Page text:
Retro Single Review: Alan Jackson, "Summertime Blues"

1994 | Peak: #1

A blatant attempt to recreate the “Chattahoochee” phenomenon.

It doesn't work.  Jackson's too old to be singing “Summertime Blues”, and the charm of the Eddie Cochran original is lost by forcing those country line-dance beats into the backing track.

It was a big hit, but “Summertime Blues” remains an artistic low point in his career.

Written by Jerry Capeheart and Eddie Cochran

Grade: D

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  1. This one never really moved me one way or the other. I do have to agree that it’s somewhat ill-fitting for a then-thirtysomething to sing about being “too young to vote” and whatnot.

  2. In the “Exes Live in Texas” review, we learn that “George Strait is not a cad, but he plays one on the radio.” The review is generally favorable. Strait also plays a man-whore in “the Fireman” and someone who seemingly slept around a bit in “Hollywood Squares.” But in the “Summertime Blues,” review we learn that Jackson was too old to be singing this song.

    In these cases, Strait and Jackson are clearly acting (though potentially Strait could morph into the character he plays, though Jackson can’t be a teen again absent time travel). Yet Strait gets a mildly favorable review while Jackson gets a D.

    What accounts for the difference? Is the difference that Jackson just sold the song poorly, but that he could have done better had he performed it differently while Strait does a better job acting? Is it sometimes okay for a singer to play a character that they clearly are not but other times not okay? When? Or is it something different. How to account for “Delta Dawn,” performed by young Tanya Tucker. I think Tucker did a great job with the song, but I doubt that at her young age she really understood the song’s meaning…

    What of Taylor Swift? As she grows older will it be inappropriate for her to perform her high-school themed songs? If she does perform them in 10 years, and turns in a near carbon copy of the performances she is doing now, will her performances be worse in some meaningful way? Less credible somehow, despite being near copies?

    I sure don’t know. On the one hand, I think some believability is nice in popular music. On the other hand, if a song is musically and lyrically catchy, I might like the song even if I doubt that the singer ever experienced the events discussed or even has a clue what the lyrics mean.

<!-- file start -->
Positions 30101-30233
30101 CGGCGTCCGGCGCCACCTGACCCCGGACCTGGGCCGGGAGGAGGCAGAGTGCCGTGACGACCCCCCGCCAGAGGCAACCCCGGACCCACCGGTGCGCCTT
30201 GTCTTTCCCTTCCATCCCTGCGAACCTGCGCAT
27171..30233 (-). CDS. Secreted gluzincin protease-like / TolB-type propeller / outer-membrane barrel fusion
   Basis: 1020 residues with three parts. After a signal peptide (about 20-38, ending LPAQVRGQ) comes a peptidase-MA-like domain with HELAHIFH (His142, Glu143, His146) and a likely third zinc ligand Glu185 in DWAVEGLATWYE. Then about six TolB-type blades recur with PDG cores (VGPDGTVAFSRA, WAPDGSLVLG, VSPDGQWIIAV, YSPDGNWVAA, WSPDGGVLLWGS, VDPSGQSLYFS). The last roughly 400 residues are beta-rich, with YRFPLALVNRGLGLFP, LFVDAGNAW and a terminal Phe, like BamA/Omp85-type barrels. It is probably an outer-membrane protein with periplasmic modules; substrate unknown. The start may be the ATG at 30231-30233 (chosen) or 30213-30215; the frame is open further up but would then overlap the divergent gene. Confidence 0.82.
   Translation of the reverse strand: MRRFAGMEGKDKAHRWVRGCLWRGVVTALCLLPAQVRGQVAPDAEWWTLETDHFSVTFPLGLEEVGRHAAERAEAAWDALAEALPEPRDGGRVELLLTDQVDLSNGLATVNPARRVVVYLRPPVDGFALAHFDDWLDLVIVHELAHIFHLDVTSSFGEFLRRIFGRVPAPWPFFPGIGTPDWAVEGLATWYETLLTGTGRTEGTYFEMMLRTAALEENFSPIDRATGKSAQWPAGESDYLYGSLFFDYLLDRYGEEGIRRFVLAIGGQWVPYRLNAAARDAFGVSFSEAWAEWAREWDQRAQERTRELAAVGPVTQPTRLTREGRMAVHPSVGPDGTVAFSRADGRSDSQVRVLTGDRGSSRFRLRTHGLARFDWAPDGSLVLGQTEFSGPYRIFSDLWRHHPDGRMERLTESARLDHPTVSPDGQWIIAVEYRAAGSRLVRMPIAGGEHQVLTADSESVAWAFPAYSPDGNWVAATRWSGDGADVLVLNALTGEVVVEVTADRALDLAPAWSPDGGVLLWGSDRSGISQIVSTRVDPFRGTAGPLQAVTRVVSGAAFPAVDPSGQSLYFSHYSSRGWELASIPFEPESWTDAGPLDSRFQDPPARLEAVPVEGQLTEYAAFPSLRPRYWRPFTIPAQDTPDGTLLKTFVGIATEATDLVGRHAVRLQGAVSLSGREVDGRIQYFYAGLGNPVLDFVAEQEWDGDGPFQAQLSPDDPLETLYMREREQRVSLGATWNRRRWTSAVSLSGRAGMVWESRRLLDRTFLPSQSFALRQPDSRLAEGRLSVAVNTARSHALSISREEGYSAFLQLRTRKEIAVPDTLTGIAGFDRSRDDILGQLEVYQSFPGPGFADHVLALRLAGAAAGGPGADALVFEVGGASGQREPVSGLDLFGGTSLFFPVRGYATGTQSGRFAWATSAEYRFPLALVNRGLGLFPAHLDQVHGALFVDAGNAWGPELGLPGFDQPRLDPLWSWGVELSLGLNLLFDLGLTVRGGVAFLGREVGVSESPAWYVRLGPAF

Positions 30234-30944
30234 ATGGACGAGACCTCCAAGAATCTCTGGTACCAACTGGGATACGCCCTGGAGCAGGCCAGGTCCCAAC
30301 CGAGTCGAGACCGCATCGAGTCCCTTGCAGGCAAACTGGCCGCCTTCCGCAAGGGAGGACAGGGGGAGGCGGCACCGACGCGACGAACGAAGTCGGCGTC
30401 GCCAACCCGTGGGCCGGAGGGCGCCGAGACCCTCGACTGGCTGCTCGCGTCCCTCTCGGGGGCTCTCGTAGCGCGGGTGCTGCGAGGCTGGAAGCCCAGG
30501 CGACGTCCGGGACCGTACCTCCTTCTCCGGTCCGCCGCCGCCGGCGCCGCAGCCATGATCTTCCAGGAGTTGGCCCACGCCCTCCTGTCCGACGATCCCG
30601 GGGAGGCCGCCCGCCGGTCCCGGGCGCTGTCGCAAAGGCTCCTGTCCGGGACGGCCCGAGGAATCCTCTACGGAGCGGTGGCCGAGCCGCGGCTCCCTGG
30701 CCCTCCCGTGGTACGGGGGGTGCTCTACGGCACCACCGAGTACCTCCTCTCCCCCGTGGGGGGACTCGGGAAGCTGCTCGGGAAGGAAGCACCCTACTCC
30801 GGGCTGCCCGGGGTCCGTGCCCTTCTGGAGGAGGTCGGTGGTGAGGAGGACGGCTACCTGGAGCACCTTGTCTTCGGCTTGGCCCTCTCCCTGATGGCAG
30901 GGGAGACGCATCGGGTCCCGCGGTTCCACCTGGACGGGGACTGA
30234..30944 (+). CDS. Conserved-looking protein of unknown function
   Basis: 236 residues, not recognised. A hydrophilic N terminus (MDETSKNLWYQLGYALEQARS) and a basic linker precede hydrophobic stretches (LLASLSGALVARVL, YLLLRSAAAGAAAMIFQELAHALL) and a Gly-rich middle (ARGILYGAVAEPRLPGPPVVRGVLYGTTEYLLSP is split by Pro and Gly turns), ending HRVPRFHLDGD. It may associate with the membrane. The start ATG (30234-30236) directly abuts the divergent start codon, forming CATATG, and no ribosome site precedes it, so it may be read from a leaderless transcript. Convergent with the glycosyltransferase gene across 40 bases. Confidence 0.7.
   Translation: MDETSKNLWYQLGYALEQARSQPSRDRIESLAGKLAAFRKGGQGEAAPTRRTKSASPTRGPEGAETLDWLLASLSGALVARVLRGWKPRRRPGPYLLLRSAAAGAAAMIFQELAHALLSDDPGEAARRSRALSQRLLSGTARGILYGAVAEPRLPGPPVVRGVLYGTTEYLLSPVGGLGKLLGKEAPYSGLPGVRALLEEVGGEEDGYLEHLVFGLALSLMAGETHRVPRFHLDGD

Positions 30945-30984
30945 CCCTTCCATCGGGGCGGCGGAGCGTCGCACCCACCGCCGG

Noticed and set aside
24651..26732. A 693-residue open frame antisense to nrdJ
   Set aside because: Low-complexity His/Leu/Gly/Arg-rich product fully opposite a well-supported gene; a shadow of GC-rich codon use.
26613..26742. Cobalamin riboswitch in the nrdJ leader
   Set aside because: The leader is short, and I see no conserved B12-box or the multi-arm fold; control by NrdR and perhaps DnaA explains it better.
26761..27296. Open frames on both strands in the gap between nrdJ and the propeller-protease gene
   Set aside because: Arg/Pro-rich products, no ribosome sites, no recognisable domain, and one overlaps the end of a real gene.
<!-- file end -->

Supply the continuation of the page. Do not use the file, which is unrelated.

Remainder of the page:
3. Definitely not AJ’s best, but man, aside from the steaming pile that is “Country Boy” I’m not sure I can give any AJ single a D. I’m probably at about a C+ on this one. It’s not as good as Chatahoochie to be sure, but it’s still catchy, and the neo-traditional arrangement is still classically tight.

  4. Sweetcheeks, I can see where you’re coming from. I guess why “All My Ex’s Live in Texas” succeeds is not just in the charming vocal delivery, but also in that is was fairly original song from what Strait had already recorded, whereas, as Kevin concisely put it, “Summertime Blues” is a much too obvious attempt to recreate the success of “Chattahoochee”.

    This was actually played on CMC yesterday and I was trying to remember if you guys did a retro review for this or not, so I’m glad that’s cleared up. Next to many of the more contemporary songs around it, I did enjoy this song yesterday, but if you asked me to name my favourite AJ songs, I’d probably forget this one. I think a D is a bit harsh, but understandable.

    I know many artists try to record songs thematically similar to their own previous mega hits to try and recreate that success, but I can’t honesty think of many of these songs that actually better the artist’s original hit.

  5. Sweetcheeks-

    Not to speak for Kevin here, but to me the important difference is that Strait appears as if he could be a viable candidate to fill the role of the song’s chacter, even though he doesn’t really have jilted ex-wives all over Texas. Jackson, on the other hand, is quite obviously singing from the perspective of a person far below his age range, which jars the listener out of the story. It’s far easier to imagine George Strait being a cad than it is to imagine Alan Jackson being under 18 and still living with his parents.

    As for Taylor Swift, whether she’ll still be singing “She’s cheer captain, and I’m on the bleachers” when she’s 40 remains to be seen. Likewise, I think we’ll just have to wait and see how her future output holds up against her previous hits. But since you also mention Tanya Tucker, I’ll just mention that while she may or may not have understood the song’s full meaning, I do think it noteworthy that she was singing as a third-person narrator, not as the titular character herself.

  6. For me it’s mostly what Kevin said about the drastic change to the rhythm in order to make it more “country.” If you’re portraying a rebellious teen, Alan’s country line-dance-beat is not in the same musical stratosphere as the locomotive-meets-Bo-Diddly rhythm of Eddie Cochran’s original.

    This was about as credible as Faith Hill’s cover of “Piece Of My Heart.” (What was SHE thinking??)

  7. I would’t give this effort a “D” but it is far from being one of his better efforts. If I hadn’t heard the original Eddie Cochran version as a boy with its charismatic guitar riff, I probably would like this version better but the song was covered many times before Alan’s recording (including by The Who and Blue Cheer)and the previous covers retained the guitar riff

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